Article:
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  45. Will this work on upholstery? On Annie Sloans website she uses in on some chairs, will this recipe work?

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    1. I've never tried but judging on how thick the paint gets, I would say no. I would imagine it would get rather crunchy and crack. Maybe watering it down a lot might give you something you could work with on upholstery, but I would definitely do a test before painting the actual piece. Hope that helps a little. :)

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  46. I just went to 6 different stores looking for chalk paint which no one carries...I'm in Canada and we obviously don't "get" chalk paint, so I'm forever indebted to you for this recipe. I can now make my own colors exactly as as I want them, too! You rock Sarah!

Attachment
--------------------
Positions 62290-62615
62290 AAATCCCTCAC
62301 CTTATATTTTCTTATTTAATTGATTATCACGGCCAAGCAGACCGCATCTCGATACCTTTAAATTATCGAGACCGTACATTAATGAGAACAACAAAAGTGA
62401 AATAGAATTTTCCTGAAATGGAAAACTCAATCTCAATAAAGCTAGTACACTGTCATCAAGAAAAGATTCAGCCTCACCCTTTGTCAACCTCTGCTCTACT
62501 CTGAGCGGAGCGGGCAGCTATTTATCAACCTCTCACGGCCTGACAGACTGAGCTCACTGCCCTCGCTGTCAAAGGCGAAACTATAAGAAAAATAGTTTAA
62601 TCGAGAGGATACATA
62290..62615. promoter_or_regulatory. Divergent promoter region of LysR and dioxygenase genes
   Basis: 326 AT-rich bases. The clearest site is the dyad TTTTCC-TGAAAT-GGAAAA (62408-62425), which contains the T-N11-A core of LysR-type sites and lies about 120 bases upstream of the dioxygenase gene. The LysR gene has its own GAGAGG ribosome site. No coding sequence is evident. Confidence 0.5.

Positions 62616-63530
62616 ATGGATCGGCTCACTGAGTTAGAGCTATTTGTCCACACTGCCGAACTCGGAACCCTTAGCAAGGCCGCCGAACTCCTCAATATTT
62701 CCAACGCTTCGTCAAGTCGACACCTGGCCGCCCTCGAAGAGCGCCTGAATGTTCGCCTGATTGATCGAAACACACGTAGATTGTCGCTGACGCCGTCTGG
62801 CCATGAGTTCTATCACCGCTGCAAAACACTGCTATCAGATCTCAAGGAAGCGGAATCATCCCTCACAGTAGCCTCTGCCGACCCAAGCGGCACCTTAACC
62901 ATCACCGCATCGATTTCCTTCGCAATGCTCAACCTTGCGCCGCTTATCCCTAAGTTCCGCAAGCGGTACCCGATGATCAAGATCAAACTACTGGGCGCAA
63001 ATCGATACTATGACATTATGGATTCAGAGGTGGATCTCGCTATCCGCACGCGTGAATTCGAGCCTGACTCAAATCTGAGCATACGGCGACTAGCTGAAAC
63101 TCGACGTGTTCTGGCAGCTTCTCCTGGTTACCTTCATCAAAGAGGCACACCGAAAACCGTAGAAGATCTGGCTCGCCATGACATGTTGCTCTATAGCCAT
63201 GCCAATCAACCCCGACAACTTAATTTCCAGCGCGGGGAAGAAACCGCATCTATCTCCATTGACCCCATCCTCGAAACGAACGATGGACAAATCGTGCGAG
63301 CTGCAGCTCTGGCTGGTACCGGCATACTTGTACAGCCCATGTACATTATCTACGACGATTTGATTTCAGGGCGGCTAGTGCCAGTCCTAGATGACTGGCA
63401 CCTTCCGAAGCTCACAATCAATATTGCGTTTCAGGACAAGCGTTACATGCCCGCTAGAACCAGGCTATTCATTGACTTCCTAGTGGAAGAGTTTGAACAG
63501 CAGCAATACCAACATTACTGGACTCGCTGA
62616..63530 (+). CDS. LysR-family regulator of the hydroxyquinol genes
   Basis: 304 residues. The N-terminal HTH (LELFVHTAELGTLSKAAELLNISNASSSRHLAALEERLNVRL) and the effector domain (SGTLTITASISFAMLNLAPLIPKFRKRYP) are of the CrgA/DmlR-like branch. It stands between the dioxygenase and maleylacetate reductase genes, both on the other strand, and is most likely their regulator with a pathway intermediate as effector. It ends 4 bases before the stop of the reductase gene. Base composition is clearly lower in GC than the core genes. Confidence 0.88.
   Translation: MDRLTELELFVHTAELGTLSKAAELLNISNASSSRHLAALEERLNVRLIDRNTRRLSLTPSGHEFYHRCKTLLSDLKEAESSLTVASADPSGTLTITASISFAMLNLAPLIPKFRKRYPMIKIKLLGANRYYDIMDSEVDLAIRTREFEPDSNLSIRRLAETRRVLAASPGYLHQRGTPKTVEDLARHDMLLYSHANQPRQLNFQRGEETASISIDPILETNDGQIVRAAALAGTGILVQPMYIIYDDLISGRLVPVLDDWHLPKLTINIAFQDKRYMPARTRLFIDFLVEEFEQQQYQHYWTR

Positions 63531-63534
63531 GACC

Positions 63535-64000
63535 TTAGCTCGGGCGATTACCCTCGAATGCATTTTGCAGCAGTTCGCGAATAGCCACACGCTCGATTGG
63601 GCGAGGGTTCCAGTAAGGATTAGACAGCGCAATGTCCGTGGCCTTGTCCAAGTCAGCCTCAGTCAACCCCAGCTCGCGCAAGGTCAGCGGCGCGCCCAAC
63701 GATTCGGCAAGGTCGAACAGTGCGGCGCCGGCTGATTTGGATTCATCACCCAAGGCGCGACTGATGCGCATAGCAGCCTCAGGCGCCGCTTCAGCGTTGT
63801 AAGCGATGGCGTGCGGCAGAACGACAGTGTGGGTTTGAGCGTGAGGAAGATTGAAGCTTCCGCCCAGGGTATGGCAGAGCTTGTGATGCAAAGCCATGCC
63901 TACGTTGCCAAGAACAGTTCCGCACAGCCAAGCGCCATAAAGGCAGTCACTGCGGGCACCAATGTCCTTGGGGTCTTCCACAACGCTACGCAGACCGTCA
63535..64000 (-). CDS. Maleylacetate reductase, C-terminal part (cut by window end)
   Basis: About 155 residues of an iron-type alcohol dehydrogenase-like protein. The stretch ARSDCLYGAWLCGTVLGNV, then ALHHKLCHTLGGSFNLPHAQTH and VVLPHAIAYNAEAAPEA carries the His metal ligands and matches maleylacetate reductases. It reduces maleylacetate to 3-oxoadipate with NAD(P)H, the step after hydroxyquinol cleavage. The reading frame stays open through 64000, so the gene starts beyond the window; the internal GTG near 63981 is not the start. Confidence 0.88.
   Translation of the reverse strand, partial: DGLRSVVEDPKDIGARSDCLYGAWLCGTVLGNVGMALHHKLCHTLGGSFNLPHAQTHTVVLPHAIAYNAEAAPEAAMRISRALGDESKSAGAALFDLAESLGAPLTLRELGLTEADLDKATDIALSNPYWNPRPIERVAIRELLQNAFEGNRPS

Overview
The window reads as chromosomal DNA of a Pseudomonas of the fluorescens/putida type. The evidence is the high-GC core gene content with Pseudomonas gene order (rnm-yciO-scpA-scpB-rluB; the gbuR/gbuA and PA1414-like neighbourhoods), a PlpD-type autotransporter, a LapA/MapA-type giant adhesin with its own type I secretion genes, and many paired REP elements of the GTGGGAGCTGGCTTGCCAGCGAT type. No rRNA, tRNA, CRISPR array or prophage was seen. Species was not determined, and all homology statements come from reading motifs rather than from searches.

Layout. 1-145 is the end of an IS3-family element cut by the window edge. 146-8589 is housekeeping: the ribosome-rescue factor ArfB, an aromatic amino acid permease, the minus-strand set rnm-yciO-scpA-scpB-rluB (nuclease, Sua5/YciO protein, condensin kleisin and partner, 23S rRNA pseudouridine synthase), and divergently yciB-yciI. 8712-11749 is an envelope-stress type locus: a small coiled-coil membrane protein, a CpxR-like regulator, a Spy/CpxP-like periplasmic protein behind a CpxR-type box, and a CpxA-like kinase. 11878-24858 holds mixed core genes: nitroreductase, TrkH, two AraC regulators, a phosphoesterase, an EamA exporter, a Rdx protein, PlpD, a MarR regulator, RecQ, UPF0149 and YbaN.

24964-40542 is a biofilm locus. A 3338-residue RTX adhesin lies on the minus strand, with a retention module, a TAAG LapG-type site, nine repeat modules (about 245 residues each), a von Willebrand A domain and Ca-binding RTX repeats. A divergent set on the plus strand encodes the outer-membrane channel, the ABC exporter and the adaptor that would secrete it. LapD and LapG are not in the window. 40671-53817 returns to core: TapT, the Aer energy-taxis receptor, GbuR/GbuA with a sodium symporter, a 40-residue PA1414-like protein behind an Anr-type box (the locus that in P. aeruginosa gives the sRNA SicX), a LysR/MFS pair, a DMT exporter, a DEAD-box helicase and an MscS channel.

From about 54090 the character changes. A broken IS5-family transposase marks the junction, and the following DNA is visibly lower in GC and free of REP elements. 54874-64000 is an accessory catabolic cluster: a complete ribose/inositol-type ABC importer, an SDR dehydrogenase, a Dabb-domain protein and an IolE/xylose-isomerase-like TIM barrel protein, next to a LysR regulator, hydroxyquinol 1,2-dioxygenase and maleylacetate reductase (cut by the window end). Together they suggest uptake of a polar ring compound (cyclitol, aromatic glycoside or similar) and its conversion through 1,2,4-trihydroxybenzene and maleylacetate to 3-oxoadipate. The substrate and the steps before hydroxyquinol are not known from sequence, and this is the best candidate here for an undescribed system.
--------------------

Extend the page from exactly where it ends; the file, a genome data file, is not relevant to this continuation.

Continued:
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  47. Exactly! You can make whatever you want now :) So glad it helped and you paint something awesome! Thanks!!!

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  48. What would you use to add colors? (Gallon of paint/ lots of different projects) I would love to try the recipe but I wanna do different pieces in different colors.

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    1. Hmm. Well, depending on what color you're starting with you might be kind of limited. I had a large amount of white leftover and kept pouring some out into plastic cups and mixing with craft paint. But, since I started with white, all of the colors were pretty light/pastel. I wonder what the paint stores use to make really dark colors. hmm. Maybe that helps a little? Craft paint mixed with small amounts of your gallon in plastic cups (add the plaster and water just like you would normally).